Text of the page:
At this point, the songs, their licks, and grooves were on point and to the point, not winding and improvisatory like jazz-rock. These broad categorizations appear to be founded on the basis that the rock music of the 1960s and 1970s was a hearty, revitalizing stew of roots musical styles that had become commercially dormant or moribund. This is illustrated by the famous recollection of Keith Richards of when the Rolling Stones visited Chess Studios for the first time in 1964 and found one of their idols, Muddy Waters, painting the studio walls.

Unlike blues, soul music was alive and kicking in the 1960s, 1970s, and beyond. Contemporaneously, and in retrospect, soul artists have competed with rock bands for commercial and critical attention. It is also the case, however, that popular music has continued to be commercially and culturally segregated and that these labels carry racial connotations. In the 1960s and 1970s, marketing labels such as psychedelic soul and progressive soul continued to set apart Black musicians who drew influence from psychedelic and progressive rock. Conversely, marketing labels like blue-eyed soul and brown-eyed soul would separate white and Hispanic musicians whose music was considered to be closer in spirit to soul music than to rock or to Latino popular music.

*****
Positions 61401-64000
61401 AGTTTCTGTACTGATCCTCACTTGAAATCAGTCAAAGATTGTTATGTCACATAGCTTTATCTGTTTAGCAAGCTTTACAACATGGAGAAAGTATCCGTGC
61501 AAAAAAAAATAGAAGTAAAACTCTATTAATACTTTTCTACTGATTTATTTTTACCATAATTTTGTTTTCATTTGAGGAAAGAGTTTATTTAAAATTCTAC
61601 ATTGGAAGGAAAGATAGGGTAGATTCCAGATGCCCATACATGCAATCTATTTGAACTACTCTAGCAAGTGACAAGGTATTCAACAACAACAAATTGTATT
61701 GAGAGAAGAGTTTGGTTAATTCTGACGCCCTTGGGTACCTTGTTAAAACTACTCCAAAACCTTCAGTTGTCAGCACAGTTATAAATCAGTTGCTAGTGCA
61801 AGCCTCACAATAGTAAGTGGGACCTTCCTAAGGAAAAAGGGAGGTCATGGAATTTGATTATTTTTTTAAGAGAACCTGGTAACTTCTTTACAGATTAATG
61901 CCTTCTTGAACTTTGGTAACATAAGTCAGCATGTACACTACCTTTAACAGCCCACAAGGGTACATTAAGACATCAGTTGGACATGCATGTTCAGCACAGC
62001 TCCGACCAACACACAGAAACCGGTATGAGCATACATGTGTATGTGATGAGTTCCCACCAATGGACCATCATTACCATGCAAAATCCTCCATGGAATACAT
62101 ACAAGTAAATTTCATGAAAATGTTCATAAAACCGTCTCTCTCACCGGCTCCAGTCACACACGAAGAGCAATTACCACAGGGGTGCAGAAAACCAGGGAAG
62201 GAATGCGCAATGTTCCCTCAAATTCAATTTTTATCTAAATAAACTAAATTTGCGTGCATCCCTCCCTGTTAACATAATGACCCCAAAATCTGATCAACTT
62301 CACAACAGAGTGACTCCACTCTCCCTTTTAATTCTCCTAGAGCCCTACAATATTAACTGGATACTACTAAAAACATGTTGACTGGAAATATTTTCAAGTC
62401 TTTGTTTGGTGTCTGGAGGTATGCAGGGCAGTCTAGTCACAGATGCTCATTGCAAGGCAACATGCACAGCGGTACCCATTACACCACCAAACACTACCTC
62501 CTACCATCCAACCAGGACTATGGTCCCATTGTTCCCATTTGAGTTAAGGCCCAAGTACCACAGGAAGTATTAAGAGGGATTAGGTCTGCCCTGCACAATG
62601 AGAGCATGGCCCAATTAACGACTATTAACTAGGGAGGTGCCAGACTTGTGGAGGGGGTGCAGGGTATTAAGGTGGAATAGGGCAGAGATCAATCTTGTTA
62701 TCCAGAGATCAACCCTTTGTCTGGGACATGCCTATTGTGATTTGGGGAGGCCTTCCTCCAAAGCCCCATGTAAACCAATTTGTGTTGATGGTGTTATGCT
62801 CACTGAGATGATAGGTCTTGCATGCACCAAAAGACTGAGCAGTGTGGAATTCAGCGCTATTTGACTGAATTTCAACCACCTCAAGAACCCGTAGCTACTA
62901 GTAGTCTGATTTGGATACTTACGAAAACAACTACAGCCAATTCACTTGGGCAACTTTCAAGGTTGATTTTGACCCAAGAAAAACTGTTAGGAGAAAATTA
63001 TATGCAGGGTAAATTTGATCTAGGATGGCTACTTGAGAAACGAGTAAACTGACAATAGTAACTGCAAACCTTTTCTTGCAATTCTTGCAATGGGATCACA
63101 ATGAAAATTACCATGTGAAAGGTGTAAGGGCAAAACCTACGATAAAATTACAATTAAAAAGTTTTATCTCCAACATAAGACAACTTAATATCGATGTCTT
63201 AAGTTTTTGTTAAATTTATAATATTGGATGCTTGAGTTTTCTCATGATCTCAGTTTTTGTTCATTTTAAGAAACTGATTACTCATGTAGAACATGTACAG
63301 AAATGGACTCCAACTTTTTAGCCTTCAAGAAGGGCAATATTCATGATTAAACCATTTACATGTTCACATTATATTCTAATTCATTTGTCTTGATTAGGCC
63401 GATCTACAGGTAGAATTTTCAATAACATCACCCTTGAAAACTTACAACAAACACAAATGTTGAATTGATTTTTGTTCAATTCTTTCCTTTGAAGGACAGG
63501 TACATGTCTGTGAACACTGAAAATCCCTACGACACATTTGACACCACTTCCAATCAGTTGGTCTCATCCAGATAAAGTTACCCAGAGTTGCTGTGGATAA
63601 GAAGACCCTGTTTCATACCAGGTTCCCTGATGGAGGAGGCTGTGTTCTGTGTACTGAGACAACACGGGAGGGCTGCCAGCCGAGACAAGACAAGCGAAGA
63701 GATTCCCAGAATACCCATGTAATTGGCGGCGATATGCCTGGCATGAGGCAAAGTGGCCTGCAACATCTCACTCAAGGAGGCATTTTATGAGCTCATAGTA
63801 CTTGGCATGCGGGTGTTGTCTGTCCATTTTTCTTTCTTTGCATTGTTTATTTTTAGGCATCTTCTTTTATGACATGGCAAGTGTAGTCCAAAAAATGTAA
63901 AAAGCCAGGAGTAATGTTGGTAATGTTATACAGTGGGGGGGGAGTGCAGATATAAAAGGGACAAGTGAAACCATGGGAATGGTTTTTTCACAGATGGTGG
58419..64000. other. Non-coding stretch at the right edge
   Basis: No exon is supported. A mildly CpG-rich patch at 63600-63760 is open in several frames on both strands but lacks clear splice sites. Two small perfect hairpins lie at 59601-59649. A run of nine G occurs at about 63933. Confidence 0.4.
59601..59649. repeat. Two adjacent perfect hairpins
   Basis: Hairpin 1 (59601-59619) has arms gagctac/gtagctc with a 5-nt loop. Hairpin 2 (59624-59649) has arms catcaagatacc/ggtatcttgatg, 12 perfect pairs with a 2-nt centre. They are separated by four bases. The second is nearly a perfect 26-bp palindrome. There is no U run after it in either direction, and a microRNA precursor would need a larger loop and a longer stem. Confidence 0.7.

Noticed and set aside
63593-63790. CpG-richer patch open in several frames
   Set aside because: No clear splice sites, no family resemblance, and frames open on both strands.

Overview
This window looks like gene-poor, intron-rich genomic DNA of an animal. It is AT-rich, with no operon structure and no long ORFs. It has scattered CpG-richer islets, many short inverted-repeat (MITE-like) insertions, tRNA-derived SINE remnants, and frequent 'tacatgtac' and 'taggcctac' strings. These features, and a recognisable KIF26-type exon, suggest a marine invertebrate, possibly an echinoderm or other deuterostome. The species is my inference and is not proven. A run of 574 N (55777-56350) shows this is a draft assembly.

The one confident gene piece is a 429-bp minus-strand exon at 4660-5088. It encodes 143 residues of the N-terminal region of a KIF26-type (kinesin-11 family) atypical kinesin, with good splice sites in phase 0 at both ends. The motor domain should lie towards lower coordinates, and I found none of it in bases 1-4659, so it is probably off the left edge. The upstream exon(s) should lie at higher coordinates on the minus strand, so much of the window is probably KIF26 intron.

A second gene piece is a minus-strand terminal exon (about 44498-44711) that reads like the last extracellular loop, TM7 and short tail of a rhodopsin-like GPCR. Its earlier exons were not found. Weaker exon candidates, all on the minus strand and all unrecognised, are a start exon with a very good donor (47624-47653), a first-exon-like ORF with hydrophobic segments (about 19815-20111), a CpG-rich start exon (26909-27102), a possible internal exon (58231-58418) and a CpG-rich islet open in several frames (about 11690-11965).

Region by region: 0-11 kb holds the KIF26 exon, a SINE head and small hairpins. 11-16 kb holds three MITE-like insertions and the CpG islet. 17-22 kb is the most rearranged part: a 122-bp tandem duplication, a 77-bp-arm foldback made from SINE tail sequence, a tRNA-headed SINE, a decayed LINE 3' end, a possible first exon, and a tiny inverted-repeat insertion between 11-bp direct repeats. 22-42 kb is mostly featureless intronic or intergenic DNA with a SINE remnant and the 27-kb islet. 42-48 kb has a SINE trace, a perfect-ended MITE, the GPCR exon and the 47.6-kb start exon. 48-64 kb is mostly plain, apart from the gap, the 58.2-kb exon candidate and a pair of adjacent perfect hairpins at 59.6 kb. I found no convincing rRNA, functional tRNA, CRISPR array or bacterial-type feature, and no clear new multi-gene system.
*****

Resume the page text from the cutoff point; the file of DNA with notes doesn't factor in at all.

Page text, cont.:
Britain would eventually have a recognized soul scene of its own, but for many of its stars, the way to establish an authentic soul voice was to make the pilgrimage to America, as did the Rolling Stones, as Dusty Springfield did to Memphis, and as David Bowie would do Philadelphia. Traffic’s intermittent lifespan, lack of a dominant voice, and a misapprehension of their music have somewhat diminished their stature for posterity. Still, amongst its peers, no record was able to better synthesize, through the sheer dynamism of its performance, the warmth, energy, and funkiness of New Orleans R&B, Southern Soul, and rock music better than Traffic’s 1968 self-titled album.


Welch, C. (1968) “Traffic: Traffic (Island)”. Melody Maker.

Altham, K. (1968) “Traffic: Traffic Without Dave”. New Musical Express.

Boltwood, D. (1968) “Traffic and the US Underground”. Record Mirror.

Kooper, A. (1968) “Traffic: Stevie Winwood, A Calm, Shy Superfreak”. Rolling Stone.

Nelson, P. (1969) “Into Traffic with Steve Winwood”. Hullabaloo.